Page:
Brazil: Rainforest Rescue petition leads to federal police investigation

Portrait of indigenous leader Sarapo Ka'apor wearing a feather headdress Sarapo Ka’apor (© Andrew Johnson)

Jan 13, 2023

Our petition “Brazil: The Ka’apor people need our support” has prompted the opening of an investigation by the Brazilian federal police to clarify the cause of death of Indigenous leader Sarapo Ka’apor and to identify the perpetrators. The Ka’apor people say that their leader was poisoned for resisting rainforest destruction by loggers, cattle ranchers, agribusiness and mining companies.

On December 2, 2022, the Brazilian federal police opened an investigation into the possible homicide of Indigenous leader Sarapo Ka’apor. The federal police informed us in a letter dated December 13, 2022 that their move was prompted by the petition “Brazil: The Ka’apor people need our support” and a complaint filed by Rainforest Rescue in the name of our Co-Chair Marianne Klute.

The São Luis branch of the federal agency is thus looking into the Ka’apor people’s complaint that their leader was poisoned by strangers in late May 2022. Rainforest Rescue coordinated the petition with the Ka’apor to pressure the authorities into clarifying Sarapo’s cause of death and identifying the perpetrators.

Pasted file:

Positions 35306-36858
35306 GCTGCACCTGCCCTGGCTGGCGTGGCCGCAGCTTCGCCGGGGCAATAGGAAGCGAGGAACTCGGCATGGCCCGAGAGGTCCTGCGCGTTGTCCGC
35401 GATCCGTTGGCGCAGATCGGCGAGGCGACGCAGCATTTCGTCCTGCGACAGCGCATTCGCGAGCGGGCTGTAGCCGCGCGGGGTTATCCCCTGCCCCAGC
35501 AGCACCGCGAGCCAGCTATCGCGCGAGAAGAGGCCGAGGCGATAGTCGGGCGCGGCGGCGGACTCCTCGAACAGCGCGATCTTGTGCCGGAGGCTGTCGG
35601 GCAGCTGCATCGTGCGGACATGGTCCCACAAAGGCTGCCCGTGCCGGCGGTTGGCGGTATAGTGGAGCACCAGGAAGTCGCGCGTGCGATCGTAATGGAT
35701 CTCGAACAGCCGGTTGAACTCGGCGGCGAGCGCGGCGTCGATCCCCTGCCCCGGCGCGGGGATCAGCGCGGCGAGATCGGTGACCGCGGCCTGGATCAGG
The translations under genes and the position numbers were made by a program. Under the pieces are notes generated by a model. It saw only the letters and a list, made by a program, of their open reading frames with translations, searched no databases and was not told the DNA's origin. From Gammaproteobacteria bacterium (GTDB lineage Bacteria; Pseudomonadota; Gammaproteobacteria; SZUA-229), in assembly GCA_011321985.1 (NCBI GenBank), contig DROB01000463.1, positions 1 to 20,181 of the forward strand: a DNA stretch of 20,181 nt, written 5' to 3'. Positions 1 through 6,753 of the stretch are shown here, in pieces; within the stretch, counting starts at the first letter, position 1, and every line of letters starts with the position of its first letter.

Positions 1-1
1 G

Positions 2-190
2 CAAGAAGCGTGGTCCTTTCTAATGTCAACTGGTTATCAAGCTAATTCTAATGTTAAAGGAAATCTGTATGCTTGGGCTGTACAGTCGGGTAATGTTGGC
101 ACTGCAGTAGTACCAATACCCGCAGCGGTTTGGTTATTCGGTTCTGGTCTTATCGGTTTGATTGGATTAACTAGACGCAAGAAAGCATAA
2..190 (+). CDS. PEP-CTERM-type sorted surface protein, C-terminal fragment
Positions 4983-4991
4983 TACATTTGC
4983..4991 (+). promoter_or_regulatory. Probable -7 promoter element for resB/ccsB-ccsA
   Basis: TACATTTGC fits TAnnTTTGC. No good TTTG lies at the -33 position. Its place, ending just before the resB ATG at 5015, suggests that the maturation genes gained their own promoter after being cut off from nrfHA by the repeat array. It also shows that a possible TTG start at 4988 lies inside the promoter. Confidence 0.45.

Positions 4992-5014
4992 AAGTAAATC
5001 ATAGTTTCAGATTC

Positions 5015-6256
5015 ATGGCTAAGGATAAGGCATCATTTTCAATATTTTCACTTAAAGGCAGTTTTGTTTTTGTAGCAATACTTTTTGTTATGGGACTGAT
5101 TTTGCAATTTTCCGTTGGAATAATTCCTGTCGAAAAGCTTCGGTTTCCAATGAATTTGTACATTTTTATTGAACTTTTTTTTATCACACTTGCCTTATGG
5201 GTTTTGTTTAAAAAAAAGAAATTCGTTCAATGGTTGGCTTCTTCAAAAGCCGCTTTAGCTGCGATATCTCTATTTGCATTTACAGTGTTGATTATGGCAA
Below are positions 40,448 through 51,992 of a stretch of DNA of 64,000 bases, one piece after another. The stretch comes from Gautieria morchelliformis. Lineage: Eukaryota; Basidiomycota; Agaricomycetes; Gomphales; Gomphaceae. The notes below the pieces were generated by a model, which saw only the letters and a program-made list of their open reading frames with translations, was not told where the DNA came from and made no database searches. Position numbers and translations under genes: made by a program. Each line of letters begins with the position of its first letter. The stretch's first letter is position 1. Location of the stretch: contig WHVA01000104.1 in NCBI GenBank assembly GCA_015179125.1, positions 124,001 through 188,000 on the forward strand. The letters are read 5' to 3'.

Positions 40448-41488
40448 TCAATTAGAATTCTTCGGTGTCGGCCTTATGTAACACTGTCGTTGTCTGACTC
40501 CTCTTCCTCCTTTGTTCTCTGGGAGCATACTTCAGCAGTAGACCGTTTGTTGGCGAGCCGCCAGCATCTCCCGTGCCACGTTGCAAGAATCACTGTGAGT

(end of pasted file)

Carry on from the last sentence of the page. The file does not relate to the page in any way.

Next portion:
While the local police had previously exhumed Sarapo Ka’apor’s remains and performed a forensic examination, they did not pursue the investigation any further. The federal police have now issued six instructions to the relevant authorities, calling for toxicological reports and histopathological examinations, witness interviews and the prosecution of the death threats.

Further actions will now be taken by state authorities. In Brazilian criminal procedural law, the principle of officialdom applies as a procedural principle, according to which offenses are generally to be prosecuted ex officio.

We will continue to follow the investigation and coordinate additional steps with the Ka’apor as appropriate. Rainforest Rescue supports the Ka’apor Council in defending the 531,000-hectare Alto Turiaçu rainforest territory in northwestern Maranhão state, in upholding human rights and improving the living conditions of its people.

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